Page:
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Health Care Proxy & Power of Attorney: The Roles & The Responsibilities

William is a man in his mid-seventies. Last summer, his family and Gideon Schein convinced William to have a Will, a Power of Attorney, and a Health Care Proxy prepared. William agreed and signed the documents. We thought everything was in good order.

It turned out that, suddenly, William got much sicker. He had some psychiatric problems and had to be admitted to a psychiatric facility. The person William had designated as his primary Power of Attorney and Health Care Proxy, Mary, left on an extended vacation which had been planned long before. There were two people assigned as backup Power of Attorney, Lisa and Robert, but no one had really explained to them what being a Power of Attorney meant. The result was that both of them backed out after Mary had left.

Suddenly, Mary needed to transfer her Power of Attorney and Health Care Proxy to Jean, while she (Mary) was on a boat headed to the Falkland Islands. While Mary was on the ocean, we had to get a shortwave radio transmission to communicate. Finally, when Mary arrived in Argentina, she had to go to the Embassy to get a notarization in order to transfer the Power of Attorney to Jean.

In the meantime, William grew sicker in the psychiatric unit, and he had to be transferred to a hospital. Shortly thereafter the question of needing feeding tubes came up. According to William’s directive, he didn’t want feeding tubes to prolong life when there was a life-threatening condition.

The problem was that Jean, who now held the Health Care Proxy, was a literalist in following William’s request. There was a lot of discussion as to whether the feeding tubes were a means of prolonging William’s life or not, and Jean had to choose. In her estimation, William would not have wanted feeding tubes. However, the doctors wanted to use the feeding tubes as a tool to help William learn how to eat. There was a lot of deliberation with Jean, the doctors and the former backup Power of Attorney, Lisa, because she got re-involved.

This all took a lot of communications between a caring network of William’s family and friends. We utilized the technology provided by Google (Google Drive) for ease of communication between everyone.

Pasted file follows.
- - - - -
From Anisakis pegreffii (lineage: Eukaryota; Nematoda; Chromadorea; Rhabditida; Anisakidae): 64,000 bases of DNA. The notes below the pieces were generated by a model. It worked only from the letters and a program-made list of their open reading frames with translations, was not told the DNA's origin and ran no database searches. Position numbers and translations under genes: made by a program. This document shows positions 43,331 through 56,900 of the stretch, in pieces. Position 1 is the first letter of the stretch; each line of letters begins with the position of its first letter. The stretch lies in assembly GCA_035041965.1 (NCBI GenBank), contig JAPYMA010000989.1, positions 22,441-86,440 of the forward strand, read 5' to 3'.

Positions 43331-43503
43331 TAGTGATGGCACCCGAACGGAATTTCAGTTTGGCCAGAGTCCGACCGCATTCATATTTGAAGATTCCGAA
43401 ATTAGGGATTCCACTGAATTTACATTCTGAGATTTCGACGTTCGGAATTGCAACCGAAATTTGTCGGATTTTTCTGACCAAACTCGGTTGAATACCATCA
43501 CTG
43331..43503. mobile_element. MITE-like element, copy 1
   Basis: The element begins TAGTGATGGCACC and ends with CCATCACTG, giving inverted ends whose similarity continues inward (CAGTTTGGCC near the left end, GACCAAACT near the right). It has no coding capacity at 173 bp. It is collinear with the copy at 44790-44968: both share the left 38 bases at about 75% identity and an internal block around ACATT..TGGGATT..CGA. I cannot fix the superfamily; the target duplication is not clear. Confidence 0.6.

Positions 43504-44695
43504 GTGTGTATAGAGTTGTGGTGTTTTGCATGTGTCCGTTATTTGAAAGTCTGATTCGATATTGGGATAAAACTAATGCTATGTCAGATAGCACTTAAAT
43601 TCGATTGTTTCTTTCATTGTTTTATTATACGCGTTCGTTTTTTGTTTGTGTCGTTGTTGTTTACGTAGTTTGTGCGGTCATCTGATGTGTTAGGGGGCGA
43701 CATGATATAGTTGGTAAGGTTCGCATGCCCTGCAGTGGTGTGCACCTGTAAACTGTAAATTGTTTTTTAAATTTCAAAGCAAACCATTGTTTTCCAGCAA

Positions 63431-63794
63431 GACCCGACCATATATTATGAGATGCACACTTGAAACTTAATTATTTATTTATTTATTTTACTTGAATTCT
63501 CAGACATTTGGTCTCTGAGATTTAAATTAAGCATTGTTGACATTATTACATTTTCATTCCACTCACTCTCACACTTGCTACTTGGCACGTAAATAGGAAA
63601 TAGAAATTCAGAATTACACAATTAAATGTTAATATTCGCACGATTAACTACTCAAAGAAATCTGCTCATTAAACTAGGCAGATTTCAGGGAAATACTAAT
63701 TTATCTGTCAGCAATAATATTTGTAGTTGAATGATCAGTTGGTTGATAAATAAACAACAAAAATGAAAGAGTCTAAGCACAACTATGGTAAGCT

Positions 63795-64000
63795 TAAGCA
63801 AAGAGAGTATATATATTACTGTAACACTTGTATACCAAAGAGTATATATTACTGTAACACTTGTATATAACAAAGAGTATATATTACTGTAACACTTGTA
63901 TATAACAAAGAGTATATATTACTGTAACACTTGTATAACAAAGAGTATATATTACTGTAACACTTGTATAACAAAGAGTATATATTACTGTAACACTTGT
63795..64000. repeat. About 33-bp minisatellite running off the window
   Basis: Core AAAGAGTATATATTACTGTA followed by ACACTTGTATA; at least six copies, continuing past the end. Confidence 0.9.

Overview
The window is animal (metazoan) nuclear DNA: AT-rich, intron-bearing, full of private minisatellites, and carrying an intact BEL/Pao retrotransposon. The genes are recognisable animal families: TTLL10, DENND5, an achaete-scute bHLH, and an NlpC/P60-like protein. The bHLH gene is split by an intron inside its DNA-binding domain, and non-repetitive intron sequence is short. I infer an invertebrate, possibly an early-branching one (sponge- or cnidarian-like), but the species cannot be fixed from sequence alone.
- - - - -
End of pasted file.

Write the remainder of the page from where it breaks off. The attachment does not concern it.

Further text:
It became clear to us that people need to be educated about what is involved in being a Power of Attorney and a Health Care Proxy:

  • A challenge of being a Health Care Proxy is that the proxy is responsible to make life and death decisions if the patient cannot make decisions on his/her own behalf.
  • Another component of being a Health Care Proxy is understanding what an advance directive is and what the particular advance directive states. That is best done by having a conversation that includes the signer of the Health Care Proxy document, the designated representative(s) and a professional who can answer any questions.

In William’s case, no one involved, besides his brother, had heard the conversation. The decisions were completely up to Jean as the designated proxy. Thankfully the right decision was made and William got better, but it was hard for Jean to know if she was doing the best thing for William.

Teamwork and communication – whether by shortwave radio or Google Drive – can lead to a better understanding of the role and responsibilities of being a Health Care Proxy and lead to a better outcome for the patient.

Eddy & Schein Group helps:

Seniors and their Families | People Facing Life Transitions | High-Net-Worth Individuals | Young Adults and Families | Caregivers | Financial, Legal, and Tax Professionals and their Clients

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Eddy & Schein Group has offices in New York and California.

  • Tri-State Area
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